I’m sure you all have seen the bad publicity SAP Services got via a news story on Bloomberg about the Shane Company bankruptcy filing. Josh Greenbaum picked apart the piece pretty comprehensively (here) and the Shane Company itself came out with provided a statement that SAP can use to clear the air (NOTE: struck out section reworded in bold to clarify):
Press coverage resulting from the Shane Company Chapter 11 bankruptcy filing has unfairly characterized SAP as the cause of Shane Company’s cost overruns based on the software applications licensed from SAP in 2005. Project implementation cost overruns were caused by a failed implementation process utilizing multiple third-party industry experts. After not meeting expectations, the Shane Company contracted SAP Services to restart the project which they played a key role in implementing, stabilizing, and further enhancing the system. In fact, we have a strong business relationship with SAP and will continue working with them as we emerge from our Chapter 11 bankruptcy filing.
It is a different consulting business when you’re the services arm of a product company, especially one with a prominent brand. SAP Services must be vigilant to ensure that our brand value protection efforts aren’t in vain. It is tough enough to get projects back on track without then seeing stories that suggest we weren’t effective.
The New York Times yesterday had an excellent feature on the revival of McDonald’s over the past five years (here). I don’t quite buy this characterization of the change by Bob Goldin at Technomics, however.
[T]he McDonald’s rebound had been singular because of its simplicity: “execute the basics, flawlessly.” He described the McDonald’s strategy as “three yards and a cloud of dust,” adding that “it’s not revolution stuff.”
I’m not sure what revolution looks like… a new format, new menu items, new hours, etc.? My guess is that commentators are looking for a visible manifestation of wrenching change. But perhaps the revolution at McDonald’s is in the way it can implement change. From a franchisor, Ken Hullings:
It seemed like every other month I was putting something on the menu or taking something off, he says. We were looking for that magic bullet, that magic pill. And I think what we realized that it wasn’t just one thing.
I think that there’s a better football analogy for this business approach — the West Coast offense (especially Bill Walsh’s version). This approach is in many ways conservative and disciplined, yet enables diversity and unpredictability in one’s play calling. It also values players who can react in real-time to the unfolding competitive enviroment (i.e., the defense). In fact, it sounds an awful lot like what the IBM Global Survey (here) envisioned as:
The Enterprise of the Future [which] embraces unpredictability as the new routine…
Filed under: Innovation, Leadership, Organizational Change Management, Strategy Management, Turnarounds | Tagged: Bill Walsh, Bob Goldin, McDonald's, New York Times, Technomics, West Coast Offense | Leave a comment »
I’ve had a stack of stuff that I’ve meant to comment on, but set aside, forgot, etc. Here’s a link to a great HBR article from the February 2008 issue “The New Leader’s Guide to Diagnosing the Business“. The authors put together a powerful and flexible template that can be applied to most business environments.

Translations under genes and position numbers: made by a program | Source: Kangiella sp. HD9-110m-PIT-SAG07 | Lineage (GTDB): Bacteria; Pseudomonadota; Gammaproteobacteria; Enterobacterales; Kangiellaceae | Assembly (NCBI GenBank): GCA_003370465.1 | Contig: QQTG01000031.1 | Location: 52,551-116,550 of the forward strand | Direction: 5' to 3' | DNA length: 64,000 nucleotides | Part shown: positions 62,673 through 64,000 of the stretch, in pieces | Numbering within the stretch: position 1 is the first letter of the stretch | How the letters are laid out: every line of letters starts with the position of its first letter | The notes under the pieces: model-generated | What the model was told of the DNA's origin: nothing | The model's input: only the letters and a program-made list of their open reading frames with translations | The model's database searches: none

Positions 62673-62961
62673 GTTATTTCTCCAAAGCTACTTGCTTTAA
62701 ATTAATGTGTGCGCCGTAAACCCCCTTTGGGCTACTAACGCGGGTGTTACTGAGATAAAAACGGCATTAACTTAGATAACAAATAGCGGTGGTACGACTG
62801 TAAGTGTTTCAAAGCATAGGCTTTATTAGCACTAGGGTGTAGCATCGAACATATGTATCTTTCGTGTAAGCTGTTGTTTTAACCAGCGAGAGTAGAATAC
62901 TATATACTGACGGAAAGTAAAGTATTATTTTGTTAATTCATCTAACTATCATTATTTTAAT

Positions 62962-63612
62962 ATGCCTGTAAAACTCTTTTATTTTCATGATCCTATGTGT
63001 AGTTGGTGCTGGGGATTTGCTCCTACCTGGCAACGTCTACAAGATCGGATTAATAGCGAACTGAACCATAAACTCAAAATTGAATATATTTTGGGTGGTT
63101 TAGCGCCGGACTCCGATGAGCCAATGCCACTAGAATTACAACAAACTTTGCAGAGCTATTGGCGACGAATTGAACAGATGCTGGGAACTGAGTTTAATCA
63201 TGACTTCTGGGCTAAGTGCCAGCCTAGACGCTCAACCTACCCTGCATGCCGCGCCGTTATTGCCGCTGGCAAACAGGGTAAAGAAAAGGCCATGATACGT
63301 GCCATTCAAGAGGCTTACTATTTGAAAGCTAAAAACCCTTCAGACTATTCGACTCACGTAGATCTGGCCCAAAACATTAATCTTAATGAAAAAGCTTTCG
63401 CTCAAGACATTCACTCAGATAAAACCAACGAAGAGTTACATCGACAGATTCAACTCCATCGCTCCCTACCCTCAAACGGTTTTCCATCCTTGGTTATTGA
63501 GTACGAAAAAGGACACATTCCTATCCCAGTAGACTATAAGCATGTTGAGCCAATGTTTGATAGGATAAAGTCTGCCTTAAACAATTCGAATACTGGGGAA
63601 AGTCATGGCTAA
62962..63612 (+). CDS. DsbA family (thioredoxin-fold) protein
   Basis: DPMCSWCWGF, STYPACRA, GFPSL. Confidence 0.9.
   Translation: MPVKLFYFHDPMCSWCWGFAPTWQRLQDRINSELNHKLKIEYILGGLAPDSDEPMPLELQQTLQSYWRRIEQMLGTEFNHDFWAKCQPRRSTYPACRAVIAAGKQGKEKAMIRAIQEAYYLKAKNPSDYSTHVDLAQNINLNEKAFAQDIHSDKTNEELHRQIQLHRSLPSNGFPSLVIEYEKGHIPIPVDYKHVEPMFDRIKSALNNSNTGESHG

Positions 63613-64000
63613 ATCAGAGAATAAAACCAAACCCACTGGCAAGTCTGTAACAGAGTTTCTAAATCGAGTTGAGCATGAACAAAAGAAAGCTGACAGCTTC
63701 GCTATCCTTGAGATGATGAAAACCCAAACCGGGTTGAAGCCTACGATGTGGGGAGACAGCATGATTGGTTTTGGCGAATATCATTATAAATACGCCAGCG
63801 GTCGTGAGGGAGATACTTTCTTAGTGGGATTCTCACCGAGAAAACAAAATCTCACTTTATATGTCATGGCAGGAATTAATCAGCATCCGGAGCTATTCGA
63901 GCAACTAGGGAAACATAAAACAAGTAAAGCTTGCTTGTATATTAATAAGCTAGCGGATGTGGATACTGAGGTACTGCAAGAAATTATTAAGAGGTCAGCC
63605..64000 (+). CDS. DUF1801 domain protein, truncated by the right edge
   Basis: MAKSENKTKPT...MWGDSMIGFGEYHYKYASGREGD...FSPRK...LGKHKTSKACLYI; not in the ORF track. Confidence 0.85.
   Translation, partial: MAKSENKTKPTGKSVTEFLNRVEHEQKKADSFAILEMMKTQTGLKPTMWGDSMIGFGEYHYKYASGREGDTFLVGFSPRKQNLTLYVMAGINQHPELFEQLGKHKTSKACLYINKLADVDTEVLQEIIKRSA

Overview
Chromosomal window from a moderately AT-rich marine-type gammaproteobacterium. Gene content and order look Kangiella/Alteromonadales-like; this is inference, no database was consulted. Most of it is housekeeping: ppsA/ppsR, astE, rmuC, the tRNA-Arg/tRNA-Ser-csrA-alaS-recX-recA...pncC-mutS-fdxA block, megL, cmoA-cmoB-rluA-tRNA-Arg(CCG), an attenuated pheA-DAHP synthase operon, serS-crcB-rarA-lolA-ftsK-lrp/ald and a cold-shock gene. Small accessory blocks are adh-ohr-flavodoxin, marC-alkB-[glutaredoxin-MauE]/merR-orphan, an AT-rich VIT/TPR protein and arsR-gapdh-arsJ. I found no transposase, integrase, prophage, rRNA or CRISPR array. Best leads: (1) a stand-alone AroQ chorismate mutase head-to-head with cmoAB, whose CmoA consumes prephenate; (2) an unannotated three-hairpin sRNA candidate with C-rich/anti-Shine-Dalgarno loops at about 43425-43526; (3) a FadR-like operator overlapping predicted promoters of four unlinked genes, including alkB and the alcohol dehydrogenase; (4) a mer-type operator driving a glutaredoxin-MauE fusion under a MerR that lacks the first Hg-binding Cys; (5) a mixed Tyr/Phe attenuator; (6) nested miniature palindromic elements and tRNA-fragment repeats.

[I]t is built on four widely accepted principles that define any successful performance-improvement program. First, costs and prices almost always decline; second, your competitive position determines your options; third, customers and profit pools don’t stand still; and fourth, simplicity gets results. Along with each principle, we offer question sets and analytic tools to help you determine your position and future actions.
In particular, I like the emphasis on quick, but focused, action. Maybe you can think of this article as the quick and dirty complement to The New Leaders’ 100-Day Action Plan.
[G]ather a lot of data quickly, ideally within the first three or four months of your tenure. Ask your senior leaders to head up teams that take on as many questions relevant to their areas of responsibility as they can handle. Ask for short, focused presentations to facilitate discussions about the main threats and opportunities. That should enable you and your teams to make quick, accurate decisions about the few areas on which to concentrate your efforts.
Sadly, my initial optimism was misplaced. A true “back to basics” movement may well have worked, but it hasn’t materialized. As Jeff notes, all the changes are half-baked or contradictory:
Fewer cookie cutter stores but still cookie cutter in nature, expanded non-coffee products like smoothies and pastry products, and replacement of old automatic espresso machines with new automatic espresso machines. Someone needs to send Schultz the memo he wrote…
Also, my personal experience is that service has remained inconsistent — ranging from interested to indifferent and back again. Today’s Starbucks experience was typical. One associate remembered my favorite drink, but the serving barista barely got it to me within 15 minutes (they weren’t that busy).
In many of my roles I’ve dealt with problem projects and people. But while I’m good at fixing broken things, that skill is a mixed blessing.
The reason is that something in my nature makes it easier to focus on the negative than the positive. This trait stems from my desire to control and conquer things. In that light, problems can seem more interesting than things that are working well. The sense of satisfaction of “making things right” is much greater than “keeping things right”, at least for me.
That attitude can infect my day-to-day life. I must consciously cultivate gratitude for what I have now, today. Otherwise, I quickly become restless, irritable, and discontented. I start looking around for broken things to fix; or even worse, I start breaking things so that I have something to fix .
Just doing something as simple as stopping for a second and asking “What am I grateful for now?” is enough to break that destructive chain.